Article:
Stop comparing yourself to others

One of the worse things you can do when dealing with imposter syndrome is to compare yourself to others. Everyone is unique and each person is going to be better at something than someone else. Even the best C# developer could feel like the worse developer if they compared themselves to the best JavaScript developer thinking they should be just as good (feel free to replace these examples with any technologies or languages). Many times I hear developers I am working with comparing themselves to other developers or me. They are always wishing they knew as much, wrote code as fast, and had as good of designs. In these situations, the developers hoping they were like the other developers had also taught the other developers or myself many things without even realizing it.

Don't worry about what you don't know

As a developer, you are never going to know everything. There truly is a new language, framework, best practice, etc. every day. We need to acknowledge there isn't enough time to learn everything. Instead of worrying about what you don't know, pick things you want to learn about or improve to focus on those. Let these things be a way to grow your list of accomplishments, enhance your skills and expand your knowledge. Keep in mind you won't know everything while remembering you can learn anything you need or want to the same way you have before.

No matter your language, you are a real developer

Unfortunately, there is some toxicity in our industry. You probably have seen all the arguments about language X, framework Y, or technology Z is the best, and the rest suck. Or that if you work with language X, you aren't a real developer. This is just toxic behavior, and there isn't any truth to these statements. Every language, framework, and technology have their pros and cons. I defended web programming in my quora answer by pointing out how all the reasons to list why web programming was "looked down on" could be applied to other types of development. If you approach these arguments with this analysis, it's easy to see how no language, framework, or technology is better than another in all cases. If you work with any of them, congratulations, you are a real developer.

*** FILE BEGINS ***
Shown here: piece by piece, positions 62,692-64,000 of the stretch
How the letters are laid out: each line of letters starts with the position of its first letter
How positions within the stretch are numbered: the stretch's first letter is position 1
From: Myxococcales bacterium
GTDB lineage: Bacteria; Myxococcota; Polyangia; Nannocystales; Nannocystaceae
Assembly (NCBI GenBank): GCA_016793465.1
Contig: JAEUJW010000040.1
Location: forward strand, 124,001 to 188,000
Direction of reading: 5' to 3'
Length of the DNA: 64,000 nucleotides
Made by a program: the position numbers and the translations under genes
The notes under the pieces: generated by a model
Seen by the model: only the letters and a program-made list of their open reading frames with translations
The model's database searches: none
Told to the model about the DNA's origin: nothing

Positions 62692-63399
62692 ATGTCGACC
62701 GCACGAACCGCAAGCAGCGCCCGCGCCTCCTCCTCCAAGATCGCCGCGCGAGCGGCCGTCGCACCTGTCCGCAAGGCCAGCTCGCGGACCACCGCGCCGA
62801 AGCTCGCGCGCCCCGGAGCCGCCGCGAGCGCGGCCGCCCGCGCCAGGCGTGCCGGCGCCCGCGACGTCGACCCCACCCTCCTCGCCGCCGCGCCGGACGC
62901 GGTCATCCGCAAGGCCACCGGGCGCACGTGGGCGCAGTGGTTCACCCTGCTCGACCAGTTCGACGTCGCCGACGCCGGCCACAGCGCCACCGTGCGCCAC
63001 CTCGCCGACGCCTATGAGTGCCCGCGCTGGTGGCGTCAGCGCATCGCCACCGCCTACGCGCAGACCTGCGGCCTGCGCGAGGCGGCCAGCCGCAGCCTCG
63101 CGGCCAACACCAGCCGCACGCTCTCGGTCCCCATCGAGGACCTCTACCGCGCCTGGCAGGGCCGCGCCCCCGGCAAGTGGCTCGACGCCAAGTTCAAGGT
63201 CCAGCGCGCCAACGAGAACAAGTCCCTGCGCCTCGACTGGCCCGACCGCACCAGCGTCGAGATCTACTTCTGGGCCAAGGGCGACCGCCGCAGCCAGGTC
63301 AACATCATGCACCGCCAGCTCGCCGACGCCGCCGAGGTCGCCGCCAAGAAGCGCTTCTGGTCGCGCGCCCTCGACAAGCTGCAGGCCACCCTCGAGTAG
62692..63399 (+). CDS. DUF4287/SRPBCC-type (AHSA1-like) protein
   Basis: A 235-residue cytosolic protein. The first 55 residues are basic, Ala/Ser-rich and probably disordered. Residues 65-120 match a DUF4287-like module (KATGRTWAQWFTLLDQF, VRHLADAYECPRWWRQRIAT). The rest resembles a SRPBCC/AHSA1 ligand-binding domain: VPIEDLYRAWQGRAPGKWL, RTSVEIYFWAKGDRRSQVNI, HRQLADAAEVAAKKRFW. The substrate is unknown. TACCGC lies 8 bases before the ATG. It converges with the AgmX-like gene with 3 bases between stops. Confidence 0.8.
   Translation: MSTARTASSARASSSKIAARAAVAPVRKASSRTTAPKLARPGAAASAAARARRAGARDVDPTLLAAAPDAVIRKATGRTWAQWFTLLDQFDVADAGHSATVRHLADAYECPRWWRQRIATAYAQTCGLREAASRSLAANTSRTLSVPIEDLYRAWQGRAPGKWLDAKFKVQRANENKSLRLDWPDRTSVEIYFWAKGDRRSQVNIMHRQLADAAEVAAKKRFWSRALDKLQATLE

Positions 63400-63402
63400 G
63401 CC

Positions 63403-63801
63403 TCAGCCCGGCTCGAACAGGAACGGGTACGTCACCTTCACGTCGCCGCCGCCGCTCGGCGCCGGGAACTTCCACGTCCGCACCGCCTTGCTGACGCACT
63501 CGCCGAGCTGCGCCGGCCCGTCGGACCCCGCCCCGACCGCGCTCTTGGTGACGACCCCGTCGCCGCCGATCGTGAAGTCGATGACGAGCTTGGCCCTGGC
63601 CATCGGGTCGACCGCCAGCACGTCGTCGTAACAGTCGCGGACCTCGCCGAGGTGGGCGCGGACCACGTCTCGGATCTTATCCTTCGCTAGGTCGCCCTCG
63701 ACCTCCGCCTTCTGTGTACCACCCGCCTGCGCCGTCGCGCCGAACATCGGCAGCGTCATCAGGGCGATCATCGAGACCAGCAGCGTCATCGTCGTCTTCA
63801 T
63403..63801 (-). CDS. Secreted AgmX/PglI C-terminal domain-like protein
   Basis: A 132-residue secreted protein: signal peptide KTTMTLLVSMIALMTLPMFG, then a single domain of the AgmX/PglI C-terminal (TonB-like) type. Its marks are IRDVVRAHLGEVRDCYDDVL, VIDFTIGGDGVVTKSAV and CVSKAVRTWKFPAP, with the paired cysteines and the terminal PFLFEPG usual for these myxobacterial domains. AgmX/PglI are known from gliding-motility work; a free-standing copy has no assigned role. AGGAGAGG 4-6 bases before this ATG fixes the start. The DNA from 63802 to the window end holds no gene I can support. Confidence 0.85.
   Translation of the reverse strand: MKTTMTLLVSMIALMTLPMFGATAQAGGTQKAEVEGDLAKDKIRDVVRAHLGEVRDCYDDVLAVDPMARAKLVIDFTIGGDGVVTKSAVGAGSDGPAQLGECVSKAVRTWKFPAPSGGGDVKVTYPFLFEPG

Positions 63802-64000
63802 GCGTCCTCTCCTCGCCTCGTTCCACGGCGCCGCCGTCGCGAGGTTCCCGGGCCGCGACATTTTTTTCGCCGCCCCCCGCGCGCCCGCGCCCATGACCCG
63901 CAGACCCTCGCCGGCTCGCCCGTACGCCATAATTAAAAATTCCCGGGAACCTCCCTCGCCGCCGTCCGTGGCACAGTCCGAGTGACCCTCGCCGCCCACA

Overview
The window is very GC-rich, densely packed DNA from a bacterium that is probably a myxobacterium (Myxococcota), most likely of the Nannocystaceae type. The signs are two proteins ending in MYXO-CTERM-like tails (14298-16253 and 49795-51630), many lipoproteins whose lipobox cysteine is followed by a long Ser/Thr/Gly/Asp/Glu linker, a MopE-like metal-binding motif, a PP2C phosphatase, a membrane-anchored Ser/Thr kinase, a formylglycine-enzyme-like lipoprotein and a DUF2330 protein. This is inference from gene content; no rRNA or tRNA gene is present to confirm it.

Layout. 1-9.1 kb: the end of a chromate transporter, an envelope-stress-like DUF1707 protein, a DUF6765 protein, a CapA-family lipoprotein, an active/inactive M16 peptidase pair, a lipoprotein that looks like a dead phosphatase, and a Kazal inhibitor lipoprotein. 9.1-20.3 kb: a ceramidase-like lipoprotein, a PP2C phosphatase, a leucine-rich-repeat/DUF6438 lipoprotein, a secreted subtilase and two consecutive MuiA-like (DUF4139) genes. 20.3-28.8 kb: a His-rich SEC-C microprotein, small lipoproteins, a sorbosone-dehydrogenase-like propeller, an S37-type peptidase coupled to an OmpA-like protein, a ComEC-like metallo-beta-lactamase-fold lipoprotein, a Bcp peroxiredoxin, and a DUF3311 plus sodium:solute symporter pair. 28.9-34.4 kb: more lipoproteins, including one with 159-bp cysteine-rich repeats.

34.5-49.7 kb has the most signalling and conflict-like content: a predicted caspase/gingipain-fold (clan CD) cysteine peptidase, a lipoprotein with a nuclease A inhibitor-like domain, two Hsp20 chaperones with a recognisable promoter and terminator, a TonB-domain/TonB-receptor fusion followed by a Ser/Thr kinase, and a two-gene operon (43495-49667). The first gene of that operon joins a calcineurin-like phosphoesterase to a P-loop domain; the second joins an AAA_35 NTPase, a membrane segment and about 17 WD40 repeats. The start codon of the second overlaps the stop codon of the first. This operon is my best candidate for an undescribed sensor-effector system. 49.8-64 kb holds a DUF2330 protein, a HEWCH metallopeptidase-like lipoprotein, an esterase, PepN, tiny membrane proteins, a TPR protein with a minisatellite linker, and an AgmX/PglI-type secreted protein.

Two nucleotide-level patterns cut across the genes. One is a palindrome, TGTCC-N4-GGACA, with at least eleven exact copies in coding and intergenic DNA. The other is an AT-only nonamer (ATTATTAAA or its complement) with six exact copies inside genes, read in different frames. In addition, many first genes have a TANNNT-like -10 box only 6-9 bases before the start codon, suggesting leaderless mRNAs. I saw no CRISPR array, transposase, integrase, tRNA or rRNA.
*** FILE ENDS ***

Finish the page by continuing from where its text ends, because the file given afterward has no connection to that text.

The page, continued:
Get a coach (or a therapist)

There is nothing wrong with getting professional help like a coach or therapist to help with imposter syndrome. There can still be a bit of a negative response to working with a therapist, but it honestly can be the best thing for both your professional and personal life. There are also starting to be blurred lines between coaches and therapists, with some people able to feel both roles. This blending does make it harder to find someone who is appropriately qualified and can provide the help you need, but it also removes some of the negative reactions since having a coach may be seen as a positive or smart move. Honestly, working with a therapist should be viewed the same way as working with a coach. Nothing has to be wrong with someone to see a therapist. Many therapists work with people to help them improve and be the best version of themselves. This last tip may not be necessary, or it may be the one that finally enables you to overcome your imposter syndrome completely.